David J. McCollough, Ritual Water, Ritual Spirit: An Analysis of the Timing, Mechanism, and Manifestation of Spirit-Reception in Luke-Acts (Milton Keynes UK: Paternoster, 2017). ix + 258 pp. $ 28.19 paperback.
The topic of the Holy Spirit has been greatly debated and discussed throughout history. While most Protestants readily recognize the Holy Spirit as the third Person in the Trinity—Father, Son, and Holy Spirit—much debate continues regarding the initial experience of receiving the Holy Spirit into the life of the believer and how that experience unfolds in the life of the believer. Moreover, the unfolding of the development of the initial elements of belief, repentance, water baptism, prayer, laying of hands, Holy Spirit, and their association has not been made clear in the literature. Therefore, McCollough seeks to share several ideas surrounding the Spirit reception through Luke-Acts by analyzing time, mechanism, and manifestation. Additionally, McCollough utilizes three devices including: narrative progression, entity representation, and focalization.
Further explanation of the three devices is needed. Narrative progression refers to the way that the narrator reveals the parts of the story. Consideration is given to the way that the narrator wishes impact the reader with the manner in which the story unfolds. Entity representation can be defined as, “the mental constructs developed linearly through the text as the reader accumulates data about characters, objects, circumstances, procedures, etc.” (62). The new information fits into the framework that the reader already possesses on the subject. Lastly, focalization is similar to how a photographer uses the camera lens to bring specific focus and attention on a particular subject. Similarly, as a story is being told, the narrator can highlight and bring into focus a particular event or character.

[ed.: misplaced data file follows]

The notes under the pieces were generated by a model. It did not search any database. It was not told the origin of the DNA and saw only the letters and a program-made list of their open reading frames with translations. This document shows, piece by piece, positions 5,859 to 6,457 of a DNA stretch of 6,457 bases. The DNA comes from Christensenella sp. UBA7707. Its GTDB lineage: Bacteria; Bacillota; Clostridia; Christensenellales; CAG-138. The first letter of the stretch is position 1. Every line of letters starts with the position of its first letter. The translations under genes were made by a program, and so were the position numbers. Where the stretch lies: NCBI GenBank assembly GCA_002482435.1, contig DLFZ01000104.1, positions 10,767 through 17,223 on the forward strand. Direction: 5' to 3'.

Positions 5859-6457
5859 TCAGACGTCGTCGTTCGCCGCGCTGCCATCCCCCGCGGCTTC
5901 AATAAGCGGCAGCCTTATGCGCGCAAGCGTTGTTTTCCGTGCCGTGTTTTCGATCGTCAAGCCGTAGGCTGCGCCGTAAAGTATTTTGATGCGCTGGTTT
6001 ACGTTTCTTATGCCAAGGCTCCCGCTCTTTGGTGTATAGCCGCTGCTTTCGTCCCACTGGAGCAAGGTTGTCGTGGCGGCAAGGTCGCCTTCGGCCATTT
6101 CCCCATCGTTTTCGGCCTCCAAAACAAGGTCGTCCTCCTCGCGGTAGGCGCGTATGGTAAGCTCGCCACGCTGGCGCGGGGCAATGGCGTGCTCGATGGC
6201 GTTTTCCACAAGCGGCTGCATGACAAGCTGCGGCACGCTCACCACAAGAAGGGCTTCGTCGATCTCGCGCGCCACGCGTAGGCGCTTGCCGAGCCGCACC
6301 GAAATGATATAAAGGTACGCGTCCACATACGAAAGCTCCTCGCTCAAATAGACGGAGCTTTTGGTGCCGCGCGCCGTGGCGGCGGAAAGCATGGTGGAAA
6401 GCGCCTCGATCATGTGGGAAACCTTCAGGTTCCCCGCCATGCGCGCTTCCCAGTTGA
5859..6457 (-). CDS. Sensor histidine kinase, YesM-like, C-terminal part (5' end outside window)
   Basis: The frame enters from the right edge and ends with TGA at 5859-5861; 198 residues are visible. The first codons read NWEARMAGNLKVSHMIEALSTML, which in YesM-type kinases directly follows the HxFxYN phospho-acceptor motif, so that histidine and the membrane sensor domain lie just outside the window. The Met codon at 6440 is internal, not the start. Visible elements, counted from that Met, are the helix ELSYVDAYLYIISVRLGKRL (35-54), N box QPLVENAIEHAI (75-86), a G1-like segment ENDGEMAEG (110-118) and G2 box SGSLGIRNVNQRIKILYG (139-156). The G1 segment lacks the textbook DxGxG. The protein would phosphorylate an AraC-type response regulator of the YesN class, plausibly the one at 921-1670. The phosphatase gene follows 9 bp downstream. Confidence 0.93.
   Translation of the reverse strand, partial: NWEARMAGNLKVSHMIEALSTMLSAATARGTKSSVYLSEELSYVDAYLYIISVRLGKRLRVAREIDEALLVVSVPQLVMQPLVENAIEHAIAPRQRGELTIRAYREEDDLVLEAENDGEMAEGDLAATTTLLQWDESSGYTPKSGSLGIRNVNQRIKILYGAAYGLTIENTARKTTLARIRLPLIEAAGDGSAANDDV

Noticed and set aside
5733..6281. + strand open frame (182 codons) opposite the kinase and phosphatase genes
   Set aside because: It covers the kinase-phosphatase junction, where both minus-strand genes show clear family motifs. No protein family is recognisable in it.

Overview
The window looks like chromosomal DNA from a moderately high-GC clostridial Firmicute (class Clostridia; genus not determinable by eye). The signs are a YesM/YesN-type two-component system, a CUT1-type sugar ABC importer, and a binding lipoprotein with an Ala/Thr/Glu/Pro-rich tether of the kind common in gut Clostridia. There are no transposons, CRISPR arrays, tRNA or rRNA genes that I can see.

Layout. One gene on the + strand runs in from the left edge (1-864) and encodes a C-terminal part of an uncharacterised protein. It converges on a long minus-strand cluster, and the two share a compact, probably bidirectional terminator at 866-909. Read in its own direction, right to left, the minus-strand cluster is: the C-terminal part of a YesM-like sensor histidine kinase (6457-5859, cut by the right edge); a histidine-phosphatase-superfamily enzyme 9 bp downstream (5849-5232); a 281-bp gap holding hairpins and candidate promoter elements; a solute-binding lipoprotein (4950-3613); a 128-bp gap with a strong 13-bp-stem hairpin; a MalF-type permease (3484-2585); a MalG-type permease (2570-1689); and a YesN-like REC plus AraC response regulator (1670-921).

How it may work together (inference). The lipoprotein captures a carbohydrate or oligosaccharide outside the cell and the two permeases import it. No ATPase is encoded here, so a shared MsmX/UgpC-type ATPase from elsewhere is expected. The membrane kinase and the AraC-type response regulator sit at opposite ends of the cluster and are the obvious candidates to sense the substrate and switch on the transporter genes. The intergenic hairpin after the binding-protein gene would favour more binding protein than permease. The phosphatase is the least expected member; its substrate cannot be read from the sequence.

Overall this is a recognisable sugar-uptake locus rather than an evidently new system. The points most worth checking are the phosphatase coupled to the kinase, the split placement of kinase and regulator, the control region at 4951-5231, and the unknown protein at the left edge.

McCollough begins the book with examining theorists’ perspectives on the “ritual dynamics of Christian initiation” of the Spirit and the writings of Luke (5). While reading the different theories may be somewhat cumbersome for the reader, at first, McCollough provides a chronological foundation to consider. Next, McCollough provides a methodology for the Luke-Acts story. He explains literary techniques for the reader to consider to better understand the story as it unfolds. Each technique is defined and discussed for better understanding.
McCollough considers four ways the Spirit may come to the believer. These include: “direct from heaven during baptismal prayer, direct from heaven in response to prayer alone, by laying on of hands or through powerful apostolic preaching” (191). The initial discussion of the association of prayer with the Spirit, from McCullough’s perspective began with the baptism of Jesus. It is during this experience that the reader witnesses the baptism and affirmation of the Spirit and is exposed to the idea that a connection exists. McCollough further expresses that the connection is clearly reinforced in Luke 11:13 and again in Acts 2:38.
In conclusion, McCollough discusses the association of the Spirit with baptism, prayer, laying on of hands, and preaching. He provides a literature review that explains previous perspectives of earlier modern day theorists, and contributes to the literature by explaining that while prayer should accompany baptism, the initiation of the Spirit is not necessarily guaranteed.